Cover image for Lucian Freud
Lucian Freud
Feaver, William.
Personal Author:
Publication Information:
London : Tate Publishing, [2002]

Physical Description:
240 pages : illustrations (chiefly color), portraits ; 30 cm
General Note:
Includes essay "On Lucian Freud" by Frank Auerbach.

Published to accompany the exhibition at Tate Britain 20 June - 22 Sept. 2002, touring to Fundació "la Caixa", Barcelona, and The Museum of Contemporary Art, Los Angeles.

Distributed in North and South America by Harry N. Abrams, Inc., New York.
Added Author:
Added Corporate Author:


Format :


Call Number
Material Type
Home Location
Item Holds
N6797.F77 A4 2002 Adult Non-Fiction Non-Fiction Area-Oversize

On Order



This publication accompanies a major retrospective of the work of Lucien Freud at the Tate Britain. Freud was born in 1922 and the exhibition spans his career, featuring both past and present artworks."

Reviews 3

Publisher's Weekly Review

This testament to the massive oeuvre of one of Europe's most celebrated painters begins with an illuminating biographical sketch by Feaver (former art critic for the Observer), which depicts Freud's journey from favorite son to mediocre student, from reveling womanizer to husband and father. Readers looking for a window into Freud's remarkable method and vision will benefit from the extensive quotes in this section, as well as the four interviews provided. The paintings themselves, richly reproduced, are intense portraits featuring a dark conflict between stark realism and profound emotional pull; his figures, usually nude, capture the vacancy and impact of death in their alarmingly static expressions. Freud's self-taught skill and precision are evident on every page in his careful, heavy brushstrokes (he often cleaned the brush after each stroke) and representational precision. Coming into fruition in the era of pop art and abstract expressionism, Freud emerged, amazingly, as a figurative painter in the most traditional sense: "Expressionism is a translation from what is in life," Freud said. "Expressionism is exaggerated." In light of the stunning work displayed here, his negative opinion of the genre is earned. A necessity for art scholars and an absolute pleasure for the novice, this gorgeous collection of Freud's discomforting work is perfectly fitting in scope and heft. (Nov.) (c) Copyright PWxyz, LLC. All rights reserved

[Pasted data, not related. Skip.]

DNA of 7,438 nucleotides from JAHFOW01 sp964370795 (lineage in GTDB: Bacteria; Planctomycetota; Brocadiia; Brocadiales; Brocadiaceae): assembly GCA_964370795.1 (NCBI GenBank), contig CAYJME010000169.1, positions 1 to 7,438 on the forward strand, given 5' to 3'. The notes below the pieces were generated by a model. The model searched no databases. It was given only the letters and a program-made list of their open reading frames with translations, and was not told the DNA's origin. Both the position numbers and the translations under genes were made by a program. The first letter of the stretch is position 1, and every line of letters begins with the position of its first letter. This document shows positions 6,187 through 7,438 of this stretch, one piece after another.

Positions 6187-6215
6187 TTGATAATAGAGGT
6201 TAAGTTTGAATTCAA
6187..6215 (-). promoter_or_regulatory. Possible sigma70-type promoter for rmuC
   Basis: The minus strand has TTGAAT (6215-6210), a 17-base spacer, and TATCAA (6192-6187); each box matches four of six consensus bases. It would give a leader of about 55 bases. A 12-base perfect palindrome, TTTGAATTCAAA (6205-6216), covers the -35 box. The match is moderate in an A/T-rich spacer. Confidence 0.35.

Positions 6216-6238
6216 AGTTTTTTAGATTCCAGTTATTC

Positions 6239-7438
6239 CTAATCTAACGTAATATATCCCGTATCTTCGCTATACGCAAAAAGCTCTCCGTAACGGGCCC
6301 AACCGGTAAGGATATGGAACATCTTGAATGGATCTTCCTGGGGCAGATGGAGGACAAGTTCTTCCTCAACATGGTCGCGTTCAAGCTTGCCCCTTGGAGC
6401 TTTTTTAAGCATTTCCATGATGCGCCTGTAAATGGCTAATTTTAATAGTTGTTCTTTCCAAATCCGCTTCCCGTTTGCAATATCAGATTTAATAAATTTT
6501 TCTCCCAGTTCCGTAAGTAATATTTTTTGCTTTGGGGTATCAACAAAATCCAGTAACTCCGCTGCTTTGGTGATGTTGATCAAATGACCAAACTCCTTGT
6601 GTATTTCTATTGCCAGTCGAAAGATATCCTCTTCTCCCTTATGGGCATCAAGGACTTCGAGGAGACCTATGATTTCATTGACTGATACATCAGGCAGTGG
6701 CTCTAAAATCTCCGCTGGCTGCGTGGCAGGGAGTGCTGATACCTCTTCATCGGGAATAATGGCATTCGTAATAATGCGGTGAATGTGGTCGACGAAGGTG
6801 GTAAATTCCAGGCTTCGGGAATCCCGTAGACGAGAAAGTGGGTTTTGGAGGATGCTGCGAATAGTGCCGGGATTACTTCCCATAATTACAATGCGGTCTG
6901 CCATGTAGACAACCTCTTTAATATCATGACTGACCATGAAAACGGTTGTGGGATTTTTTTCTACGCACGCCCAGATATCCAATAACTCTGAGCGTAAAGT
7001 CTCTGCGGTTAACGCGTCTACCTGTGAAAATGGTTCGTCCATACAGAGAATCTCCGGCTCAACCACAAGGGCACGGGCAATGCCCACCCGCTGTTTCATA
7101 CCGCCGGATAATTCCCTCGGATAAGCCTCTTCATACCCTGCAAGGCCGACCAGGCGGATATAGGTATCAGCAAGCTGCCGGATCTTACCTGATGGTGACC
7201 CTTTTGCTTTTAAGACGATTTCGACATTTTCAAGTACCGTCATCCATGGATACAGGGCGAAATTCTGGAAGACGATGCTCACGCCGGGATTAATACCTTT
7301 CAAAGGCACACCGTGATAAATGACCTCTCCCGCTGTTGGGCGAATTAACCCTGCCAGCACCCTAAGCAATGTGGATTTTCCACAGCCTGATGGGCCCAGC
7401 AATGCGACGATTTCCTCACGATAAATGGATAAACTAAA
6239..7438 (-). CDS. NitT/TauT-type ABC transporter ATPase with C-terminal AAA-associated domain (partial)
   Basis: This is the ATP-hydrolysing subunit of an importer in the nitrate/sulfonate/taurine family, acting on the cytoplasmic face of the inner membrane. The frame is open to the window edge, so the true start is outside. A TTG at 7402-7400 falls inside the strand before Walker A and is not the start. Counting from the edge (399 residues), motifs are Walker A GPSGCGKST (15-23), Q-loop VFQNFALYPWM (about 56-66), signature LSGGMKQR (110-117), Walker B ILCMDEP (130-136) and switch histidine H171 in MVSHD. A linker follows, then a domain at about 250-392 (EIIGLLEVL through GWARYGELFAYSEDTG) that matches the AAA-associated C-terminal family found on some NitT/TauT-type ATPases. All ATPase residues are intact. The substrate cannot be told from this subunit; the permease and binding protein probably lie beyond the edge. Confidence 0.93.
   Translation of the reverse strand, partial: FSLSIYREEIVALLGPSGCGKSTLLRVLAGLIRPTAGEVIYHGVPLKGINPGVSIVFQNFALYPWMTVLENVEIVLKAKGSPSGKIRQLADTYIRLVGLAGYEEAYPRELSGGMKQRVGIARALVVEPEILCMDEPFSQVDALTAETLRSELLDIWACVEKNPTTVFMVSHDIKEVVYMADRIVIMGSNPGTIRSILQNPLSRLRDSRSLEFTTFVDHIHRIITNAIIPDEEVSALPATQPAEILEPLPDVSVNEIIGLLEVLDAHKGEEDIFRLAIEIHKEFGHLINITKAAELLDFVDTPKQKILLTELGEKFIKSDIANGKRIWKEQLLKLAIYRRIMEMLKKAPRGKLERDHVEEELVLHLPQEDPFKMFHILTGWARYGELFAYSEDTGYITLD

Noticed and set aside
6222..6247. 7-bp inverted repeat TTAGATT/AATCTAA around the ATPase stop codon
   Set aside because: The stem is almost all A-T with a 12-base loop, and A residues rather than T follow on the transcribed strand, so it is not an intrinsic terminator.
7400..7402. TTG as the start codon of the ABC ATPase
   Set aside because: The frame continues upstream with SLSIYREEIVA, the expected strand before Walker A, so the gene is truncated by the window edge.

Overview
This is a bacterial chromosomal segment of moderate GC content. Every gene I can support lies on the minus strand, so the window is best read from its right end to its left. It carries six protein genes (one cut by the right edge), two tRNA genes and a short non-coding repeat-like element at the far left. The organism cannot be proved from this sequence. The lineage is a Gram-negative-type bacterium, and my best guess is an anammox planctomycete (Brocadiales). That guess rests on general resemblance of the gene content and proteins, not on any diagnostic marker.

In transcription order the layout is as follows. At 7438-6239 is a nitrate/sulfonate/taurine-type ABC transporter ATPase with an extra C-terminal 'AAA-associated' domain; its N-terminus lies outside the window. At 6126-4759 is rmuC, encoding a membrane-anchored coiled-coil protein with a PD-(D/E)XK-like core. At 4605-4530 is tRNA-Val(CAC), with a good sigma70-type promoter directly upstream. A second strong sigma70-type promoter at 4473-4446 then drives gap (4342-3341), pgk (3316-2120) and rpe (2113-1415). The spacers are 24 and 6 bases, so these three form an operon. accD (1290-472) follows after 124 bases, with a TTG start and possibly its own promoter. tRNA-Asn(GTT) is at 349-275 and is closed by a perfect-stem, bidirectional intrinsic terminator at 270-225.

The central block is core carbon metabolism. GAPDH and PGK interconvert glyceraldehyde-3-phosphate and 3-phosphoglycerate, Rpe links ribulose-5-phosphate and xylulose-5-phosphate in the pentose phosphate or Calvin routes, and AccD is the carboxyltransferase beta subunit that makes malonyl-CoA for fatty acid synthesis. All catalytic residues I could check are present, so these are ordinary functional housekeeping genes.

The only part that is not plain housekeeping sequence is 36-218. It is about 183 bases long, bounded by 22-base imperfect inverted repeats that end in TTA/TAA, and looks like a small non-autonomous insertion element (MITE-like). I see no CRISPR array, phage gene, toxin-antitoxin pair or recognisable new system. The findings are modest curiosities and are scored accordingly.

Library Journal Review

This copiously illustrated volume showcases over 60 years of the work of one of the world's greatest figurative artists. Selected in collaboration with Lucian Freud himself, the 380 paintings of nudes, cityscapes, interiors, and etchings are reproduced in beautiful color images. Feaver, former art critic for the Observer, follows the development of Freud's art, showing how the artist broadened from a linear style in the 1950s to the more painterly, dense, and expansive style characteristic of his mature work. Also emphasized are the revealing nude portraits of Freud's own family and friends. Four interviews with the artist offer revealing glimpses into his working methods, such as why he preferred focusing on forms and rhythms. The volume is laden with both engaging text and images. But its price is steep, making it most suitable for large university and museum libraries. Robert Hughes's Lucian Freud: Paintings is another, less expensive option.-Sandra Rothenberg, Framingham State Coll., MA (c) Copyright 2010. Library Journals LLC, a wholly owned subsidiary of Media Source, Inc. No redistribution permitted.

Choice Review

Lucian Freud, perhaps Britain's most famous living painter, is the subject of this sumptuous celebration of nearly seven decades of creative work. Having produced the still-essential catalog Lucian Freud (CH, Dec'02, 40-1964) accompanying the Tate Gallery's 2002 Freud retrospective, painter, critic, and curator Feaver here offers a lavish visual testament to an artist identified with incisive and often disturbing figure studies, the best of which are nudes or portraits (people "painted as they happen to be"), executed in a fluid style that challenges the tenets of conventional realism. The text consists of a concise essay on Freud's career, and transcripts of four illuminating interviews with the 85-year-old artist spanning the last 15 years. But this book's glory is evident in more than 360 outstanding (mostly color) plates, the majority of which are presented without comment. Also included is a sampling of Freud's most recent work. A short bibliography is included, but no endnotes or index. Although Feaver's earlier book has less than half as many illustrations, its documented text, chronology section, and extensive bibliography continue to make it an invaluable scholarly resource. Yet this latest effort will be useful as a sweeping visual appreciation of a painter of major importance. Summing Up: Recommended. Lower-level undergraduates and above; general readers. W. S. Rodner Tidewater Community College